Running drills are important because they strengthen your weaknesses and teach your body to work harder, stronger and more efficiently than before. It doesn’t matter if you’re running for fun or if you’re looking to run faster and stronger, running drills are not just for elite athletes – everyone should be doing them.

How Often Should You Do Running Drills?
Once or twice a week is sufficient and they won’t even take too much time. You can do the drills as an independent workout after a warm-up, or as part of prep work before a full, longer run. The drills look painless and easy, but they’ll be different than what your body is used to, so you may find yourself sore in different places. However, the drills will start to feel easier and you’ll begin to recover faster the more you do them.

What to Focus on During the Drills
Focus on your form and completing the drill correctly. If you start to get too tired to stay in good form, stop the drill and take a break. Start with only a couple drills and once you have those drills mastered, add new drills to your program. Continue challenging yourself by adding new drills or doing the drill on a slight uphill. Then you’ll not only have to focus on your running form, but also on keeping a slight lean forward.

Here are 5 different running drills to try that will change your running:

  1. Running backwards
    Running backwards is great for strengthening your glutes, hamstrings, core and lower back. It will also improve your posture, power and balance.  It’s best to do this on a track when there are no people around so you don’t bump into anyone. This drill can be awkward at first, but focus on running with the same technique you use when you run forward.  Run for 30 seconds, take a break, and then repeat a few times.
  2. High Knees
    High knees will help strengthen your lower legs while also improving power and stability. This drill is just what it says – running with high knees. Basically, exaggerating your running stride and driving your leg up to waist height, keeping the opposite leg straight. This drill will improve your running form and teach your body to have a better technique.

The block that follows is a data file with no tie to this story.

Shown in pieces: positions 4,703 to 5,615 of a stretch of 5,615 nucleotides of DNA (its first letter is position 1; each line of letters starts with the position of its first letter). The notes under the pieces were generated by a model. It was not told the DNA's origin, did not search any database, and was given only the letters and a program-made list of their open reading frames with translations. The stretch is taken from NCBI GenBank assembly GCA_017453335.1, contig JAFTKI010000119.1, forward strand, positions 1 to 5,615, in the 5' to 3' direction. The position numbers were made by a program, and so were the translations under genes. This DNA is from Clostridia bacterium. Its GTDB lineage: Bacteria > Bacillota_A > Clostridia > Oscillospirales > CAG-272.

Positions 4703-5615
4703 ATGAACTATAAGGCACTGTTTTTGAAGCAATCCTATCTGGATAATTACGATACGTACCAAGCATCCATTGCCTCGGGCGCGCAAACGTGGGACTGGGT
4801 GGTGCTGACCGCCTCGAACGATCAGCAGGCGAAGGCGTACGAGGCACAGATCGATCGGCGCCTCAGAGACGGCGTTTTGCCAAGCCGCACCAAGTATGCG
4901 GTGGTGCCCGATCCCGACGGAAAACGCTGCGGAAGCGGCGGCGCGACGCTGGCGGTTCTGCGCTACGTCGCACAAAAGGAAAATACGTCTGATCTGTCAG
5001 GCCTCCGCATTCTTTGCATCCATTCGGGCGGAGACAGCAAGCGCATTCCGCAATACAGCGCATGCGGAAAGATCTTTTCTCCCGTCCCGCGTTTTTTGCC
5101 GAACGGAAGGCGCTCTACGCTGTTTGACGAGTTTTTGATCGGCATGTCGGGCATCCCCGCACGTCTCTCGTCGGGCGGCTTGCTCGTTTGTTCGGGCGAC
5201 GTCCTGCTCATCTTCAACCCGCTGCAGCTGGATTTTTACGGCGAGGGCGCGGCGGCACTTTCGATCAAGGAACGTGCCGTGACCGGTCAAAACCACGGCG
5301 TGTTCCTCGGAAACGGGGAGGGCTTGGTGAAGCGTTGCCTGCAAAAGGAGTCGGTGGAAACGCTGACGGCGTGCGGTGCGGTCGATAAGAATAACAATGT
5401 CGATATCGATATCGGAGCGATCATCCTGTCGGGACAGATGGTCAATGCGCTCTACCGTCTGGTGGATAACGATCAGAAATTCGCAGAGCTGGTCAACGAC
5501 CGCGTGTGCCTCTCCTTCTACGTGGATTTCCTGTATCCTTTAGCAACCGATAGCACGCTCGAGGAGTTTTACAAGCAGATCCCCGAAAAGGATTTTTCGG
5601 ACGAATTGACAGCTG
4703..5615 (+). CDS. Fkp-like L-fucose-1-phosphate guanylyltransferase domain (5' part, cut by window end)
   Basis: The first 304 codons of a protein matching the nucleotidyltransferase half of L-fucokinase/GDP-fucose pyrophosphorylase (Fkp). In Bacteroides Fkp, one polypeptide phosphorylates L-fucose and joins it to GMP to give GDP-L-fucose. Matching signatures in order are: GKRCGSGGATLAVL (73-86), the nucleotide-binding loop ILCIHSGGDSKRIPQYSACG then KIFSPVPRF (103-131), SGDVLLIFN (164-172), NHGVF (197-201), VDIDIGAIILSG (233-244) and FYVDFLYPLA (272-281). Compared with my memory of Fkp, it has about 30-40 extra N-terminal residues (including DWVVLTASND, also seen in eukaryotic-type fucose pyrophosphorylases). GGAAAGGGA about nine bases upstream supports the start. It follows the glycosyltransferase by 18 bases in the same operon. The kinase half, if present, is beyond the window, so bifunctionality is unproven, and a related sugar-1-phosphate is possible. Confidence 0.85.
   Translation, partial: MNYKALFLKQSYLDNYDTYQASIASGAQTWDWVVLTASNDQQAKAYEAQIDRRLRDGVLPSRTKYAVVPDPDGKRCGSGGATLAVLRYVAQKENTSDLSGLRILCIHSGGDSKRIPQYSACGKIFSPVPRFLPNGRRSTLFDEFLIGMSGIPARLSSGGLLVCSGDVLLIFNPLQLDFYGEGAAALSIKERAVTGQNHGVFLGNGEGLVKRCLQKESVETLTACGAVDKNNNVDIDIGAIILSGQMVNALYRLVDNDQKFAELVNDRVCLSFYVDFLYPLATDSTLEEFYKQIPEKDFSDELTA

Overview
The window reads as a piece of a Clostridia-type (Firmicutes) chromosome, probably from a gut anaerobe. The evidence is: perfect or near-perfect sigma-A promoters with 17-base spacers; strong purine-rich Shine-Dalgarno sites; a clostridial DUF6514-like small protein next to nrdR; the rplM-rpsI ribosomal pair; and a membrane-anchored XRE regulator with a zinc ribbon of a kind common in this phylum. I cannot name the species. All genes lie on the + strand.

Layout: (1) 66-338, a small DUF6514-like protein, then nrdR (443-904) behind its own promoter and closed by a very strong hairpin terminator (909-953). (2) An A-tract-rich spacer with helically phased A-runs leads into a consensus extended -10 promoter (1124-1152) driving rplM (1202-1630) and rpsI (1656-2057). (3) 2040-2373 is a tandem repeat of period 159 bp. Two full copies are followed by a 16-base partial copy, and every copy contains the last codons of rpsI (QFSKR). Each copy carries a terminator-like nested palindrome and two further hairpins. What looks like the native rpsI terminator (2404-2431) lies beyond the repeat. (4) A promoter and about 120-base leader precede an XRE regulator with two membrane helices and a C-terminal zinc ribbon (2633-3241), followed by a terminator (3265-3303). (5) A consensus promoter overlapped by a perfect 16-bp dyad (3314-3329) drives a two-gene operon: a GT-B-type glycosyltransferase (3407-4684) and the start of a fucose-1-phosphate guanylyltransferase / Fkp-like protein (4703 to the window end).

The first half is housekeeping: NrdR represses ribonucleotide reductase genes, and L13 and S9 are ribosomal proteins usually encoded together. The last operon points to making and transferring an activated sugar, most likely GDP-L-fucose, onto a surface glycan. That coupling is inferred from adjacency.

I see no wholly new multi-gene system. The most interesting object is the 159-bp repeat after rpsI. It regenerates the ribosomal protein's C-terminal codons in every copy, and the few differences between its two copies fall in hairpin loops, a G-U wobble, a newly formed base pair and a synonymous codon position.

3. Skipping
    This drill will improve bounce and help you work on your push. After lifting the knee, focus on landing the foot effectively. Do 25 meters at a time, take a break, and then repeat a couple of times.  The key to this drill is to get the height in the skip, not distance.
  4. Lunges
    Lunges are a great strengthening drill that can also improve balance and flexibility, and your running technique. You can either do them as a single movement or by holding the lunge position, maintaining good balance and posing in a run-like position. In the beginning, do 5-10 lunges per leg, adding reps as you decide to challenge yourself.
  5. Butt Kicks
    Engage your hamstrings and loosen the quads with butt kicks. They also promote quick turnover.  Use short steps, lift your knees slightly and try to bring your heel directly under your butt (not behind) with each step.  Alternate legs quickly, focusing on a quick turnover.  Do two 20-meter reps, moving up to 30-meter reps and you get more coordinated.

For a downloadable file of different types of running workouts to add into your training program, click here:  Running Workouts.  Need help mastering your running technique, speed or just want more tips?  Contact me today so I can help you reach your training goals!

Train Right, Tri Right!

Coach MJ

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